August 28, 2014
This is part 1 of a 4-part series, Style Guide for Startup Guys, an overview on style tips for all the guys in the startup world.
Did you happen to come across TechCocktail’s “41 Startup Guys Show Us What They Actually Wear to Work” post from a few weeks back? Yeesh. While a solid portion of the gents featured seemed to have a good grasp on “dressing for success”, there were far too many graphic tees and faded jeans on display.
You’re not Zuck. This isn’t 2004. If you intend on pitching Andreesen-Horowitz to contribute to your seed round, you’re going to need to lose the flip-flops and American Apparel v-necks and start considering what message your personal style is sending.
Of course, there were certainly several opportunities for cheers within the group (Obi Onyejekwe and Scott Young– I’m looking at you), but it’s obvious that a solid portion of our nation’s young entrepreneurs need a little assistance in overhauling their look. Hence, I’ve put together this guide to help you guys get it together.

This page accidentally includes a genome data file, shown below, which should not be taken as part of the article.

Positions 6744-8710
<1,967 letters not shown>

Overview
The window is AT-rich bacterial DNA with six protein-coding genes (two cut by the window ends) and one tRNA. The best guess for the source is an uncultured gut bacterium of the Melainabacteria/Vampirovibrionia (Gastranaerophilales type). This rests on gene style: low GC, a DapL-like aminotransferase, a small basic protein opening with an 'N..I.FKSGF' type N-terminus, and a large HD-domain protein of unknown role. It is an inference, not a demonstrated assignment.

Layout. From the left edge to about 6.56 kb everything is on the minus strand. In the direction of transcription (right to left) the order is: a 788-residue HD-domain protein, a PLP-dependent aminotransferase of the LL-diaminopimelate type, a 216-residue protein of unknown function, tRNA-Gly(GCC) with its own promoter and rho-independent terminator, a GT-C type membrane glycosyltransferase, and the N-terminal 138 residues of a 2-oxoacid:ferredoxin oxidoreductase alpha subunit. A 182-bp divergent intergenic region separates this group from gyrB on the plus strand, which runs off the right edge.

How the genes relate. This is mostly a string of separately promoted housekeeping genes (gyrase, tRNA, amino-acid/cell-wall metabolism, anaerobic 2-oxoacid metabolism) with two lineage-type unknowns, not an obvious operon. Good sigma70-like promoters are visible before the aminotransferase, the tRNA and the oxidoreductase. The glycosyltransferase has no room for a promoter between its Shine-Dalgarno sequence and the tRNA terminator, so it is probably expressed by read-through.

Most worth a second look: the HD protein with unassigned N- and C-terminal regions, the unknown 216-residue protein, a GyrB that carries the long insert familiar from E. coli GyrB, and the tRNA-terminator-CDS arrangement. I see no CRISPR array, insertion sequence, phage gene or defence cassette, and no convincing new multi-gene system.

First things first: the hoodie is dead.
Yes, to the dismay of many of Silicon Valley’s aspiring execs, you can’t get away with wearing these at your co-working space’s next cocktail event– even if it’s sporting the logo of your Ivy League alma matter. Save it for the gym, or at least invest in one of the more refined options companies like Betabrand have recently been producing.
Fortunately, there’s an easy solution: cardigans.
Think of the cardigan as the hoodie’s classed-up cousin. It’s the Rye Old-Fashioned to the hoodie’s Early Times and Coke. You’ll find great (and affordable) examples available at most major retailers, from H&M and Uniqlo, to discounted designer pieces over at Nordstrom Rack. What’s even better is that all three retailers now allow you to order online.
If you’re searching for something smart to wear during the workweek, try pairing a cardigan with a simple Oxford collar button down – known in menswear as an “OCBD” – in a safe color, like light blue, pink, or white. My advice for beginners, generally, is to avoid going bold initially, and then gradually branch out into more unique patterns and color combinations.
Stay tuned for part 2 of the Style Guide for Startup Guys, where we go over neckwear. In the meantime, if you’re looking for additional inspiration or help, check out Sartorial Developer, a blog by someone in IT who doesn’t dress like the typical developer.
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